O’Connell back with a bang for Munster
Secondrow grabs early try in impressive showing against Connacht
Munster 22 Connacht 0:
This wasn’t just a welcome return to action for Paul O’Connell, but a welcome return to form for Munster as well; the two, of course, not being unrelated. From the moment the crowd roared as he soared into the air to claim Damien Varley’s first throw after 90 seconds, and all the more so after the try he plundered ten minutes into his return, all somehow seemed better in Munster’s world.
Varley added a brace of his own after two more O’Connell takes were the platform for driving mauls, the first within four minutes of the lock’s own score off a clever snipe and deft offload by their impressive young scrum-half Cathal Sheridan, while the hooker had more work for his second on 50 minutes.
But the residual disappointment of not further bridging the seven point gap to the play-off places with a bonus point try was more than offset by O’Connell’s display. With O’Connell the demanding and unifying glue that binds the Munster forwards, as with their two performances against Racing and Edinburgh back in October, at times you could throw a blanket over the pack.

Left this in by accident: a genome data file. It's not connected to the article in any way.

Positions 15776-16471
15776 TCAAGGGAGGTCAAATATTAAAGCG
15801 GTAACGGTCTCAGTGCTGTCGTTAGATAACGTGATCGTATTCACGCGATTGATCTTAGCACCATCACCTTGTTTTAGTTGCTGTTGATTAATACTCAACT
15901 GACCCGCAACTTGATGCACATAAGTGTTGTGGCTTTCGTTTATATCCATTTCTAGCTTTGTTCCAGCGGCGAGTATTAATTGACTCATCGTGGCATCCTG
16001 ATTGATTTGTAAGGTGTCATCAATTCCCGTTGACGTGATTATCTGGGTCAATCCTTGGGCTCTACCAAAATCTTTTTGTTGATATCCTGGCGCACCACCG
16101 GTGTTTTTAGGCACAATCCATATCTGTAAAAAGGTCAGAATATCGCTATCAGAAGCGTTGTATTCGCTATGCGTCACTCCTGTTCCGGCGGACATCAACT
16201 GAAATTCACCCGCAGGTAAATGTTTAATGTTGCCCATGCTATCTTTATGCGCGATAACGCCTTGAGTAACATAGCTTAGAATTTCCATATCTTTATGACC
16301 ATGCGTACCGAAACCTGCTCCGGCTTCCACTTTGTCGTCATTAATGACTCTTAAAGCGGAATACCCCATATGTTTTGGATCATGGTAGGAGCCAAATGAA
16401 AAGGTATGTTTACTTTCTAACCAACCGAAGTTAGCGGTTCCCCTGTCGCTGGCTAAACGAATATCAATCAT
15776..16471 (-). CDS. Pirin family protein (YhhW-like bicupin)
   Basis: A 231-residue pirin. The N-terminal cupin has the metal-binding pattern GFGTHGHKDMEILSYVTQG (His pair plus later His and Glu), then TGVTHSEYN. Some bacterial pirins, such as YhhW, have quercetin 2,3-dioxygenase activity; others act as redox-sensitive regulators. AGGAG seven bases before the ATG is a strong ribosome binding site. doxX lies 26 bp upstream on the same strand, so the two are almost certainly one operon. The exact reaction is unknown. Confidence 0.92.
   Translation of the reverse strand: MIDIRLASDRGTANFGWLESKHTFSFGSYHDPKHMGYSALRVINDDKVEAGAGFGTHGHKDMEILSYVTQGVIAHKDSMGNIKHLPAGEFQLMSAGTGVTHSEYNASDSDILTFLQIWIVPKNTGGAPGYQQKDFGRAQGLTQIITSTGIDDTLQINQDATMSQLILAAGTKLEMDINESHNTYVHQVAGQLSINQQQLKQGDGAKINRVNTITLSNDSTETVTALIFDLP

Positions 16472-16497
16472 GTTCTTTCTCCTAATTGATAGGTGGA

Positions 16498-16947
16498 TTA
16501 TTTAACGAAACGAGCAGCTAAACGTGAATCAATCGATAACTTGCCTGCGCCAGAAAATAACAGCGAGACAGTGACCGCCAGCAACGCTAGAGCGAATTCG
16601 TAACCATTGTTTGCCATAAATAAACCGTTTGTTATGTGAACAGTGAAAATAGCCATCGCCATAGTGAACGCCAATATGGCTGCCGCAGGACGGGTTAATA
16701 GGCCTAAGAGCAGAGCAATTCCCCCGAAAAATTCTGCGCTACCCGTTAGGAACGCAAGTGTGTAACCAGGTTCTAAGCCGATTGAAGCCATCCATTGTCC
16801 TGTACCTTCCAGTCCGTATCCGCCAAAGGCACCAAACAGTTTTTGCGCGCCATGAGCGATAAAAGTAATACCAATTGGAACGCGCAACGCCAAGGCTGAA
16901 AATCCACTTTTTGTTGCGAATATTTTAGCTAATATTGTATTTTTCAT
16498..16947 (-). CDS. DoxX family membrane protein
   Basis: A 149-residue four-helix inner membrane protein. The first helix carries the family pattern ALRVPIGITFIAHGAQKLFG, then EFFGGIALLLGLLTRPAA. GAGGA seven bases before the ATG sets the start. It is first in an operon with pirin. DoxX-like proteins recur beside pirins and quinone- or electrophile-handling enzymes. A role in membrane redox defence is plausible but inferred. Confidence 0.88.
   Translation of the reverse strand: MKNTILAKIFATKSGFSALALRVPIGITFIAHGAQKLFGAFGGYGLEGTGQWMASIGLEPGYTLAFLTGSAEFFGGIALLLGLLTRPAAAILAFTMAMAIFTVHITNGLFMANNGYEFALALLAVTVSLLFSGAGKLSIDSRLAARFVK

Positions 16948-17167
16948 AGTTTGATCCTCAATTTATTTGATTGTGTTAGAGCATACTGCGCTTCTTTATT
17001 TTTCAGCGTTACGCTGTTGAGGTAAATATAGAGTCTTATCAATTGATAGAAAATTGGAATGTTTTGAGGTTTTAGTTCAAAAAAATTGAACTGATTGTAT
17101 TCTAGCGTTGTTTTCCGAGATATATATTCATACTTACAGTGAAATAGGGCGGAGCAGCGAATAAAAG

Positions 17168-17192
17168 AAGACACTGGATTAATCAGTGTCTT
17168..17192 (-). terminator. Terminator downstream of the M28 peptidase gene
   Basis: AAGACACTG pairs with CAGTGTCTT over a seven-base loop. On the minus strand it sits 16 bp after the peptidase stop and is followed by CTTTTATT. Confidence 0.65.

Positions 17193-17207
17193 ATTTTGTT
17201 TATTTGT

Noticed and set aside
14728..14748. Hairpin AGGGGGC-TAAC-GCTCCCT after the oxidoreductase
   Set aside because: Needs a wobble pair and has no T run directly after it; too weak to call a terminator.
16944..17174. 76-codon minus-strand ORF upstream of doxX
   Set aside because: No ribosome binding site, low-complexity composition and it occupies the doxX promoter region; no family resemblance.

It may only have been O’Connell’s third game in the Rob Penney reign, but no-one was more pleased than the coach. “The easy term for me, that sums him up, is that he's like a big security blanket,” said Penney. “You just know the detail's there, the challenging environment that you want to create where people are comfortable to be challenged, and the challenge is always there when he's about.”
“He's a very intelligent, driven, assiduous scholar of rugby and you just sense when you're putting the team out there and he's in it – and it's the first time I've really been able to do it because he was underdone when we had a crack against Racing early on in the year – that everybody understands what they're trying to do because if they don't they know that Paulie will challenge them and get the best out of them. You just see him on the park too, driving and dictating and really getting the best out of everybody. He's just a wonderful leader and a great man to have around.”
With O’Connell the fulcrum, Munster also earned the right to go wide with a powerful driving maul and plenty of hard straight carrying, notably from the outstanding James Coughlan and Dave Kilcoyne, while as pleasing for Penney and co would have been the performance of Casey Laulala.
The All Blacks centre hasn’t had the impact anticipated from him and his confidence has clearly suffered, but when Munster did expand their game to use the full width of the pitch, Laulala’s superb footwork often beat the first-up tackler and desire to free his hands made him the focal point of their running game.
With Sheridan, the Sligo-born, ex Connacht Under-19 scrum-half a sharp-witted hub, and Ronan O’Gara playing hard on the gain line, this pleasing mix to Munster’s game was also notable for its accuracy while, thankfully, not making the touchline the opposition’s best defender.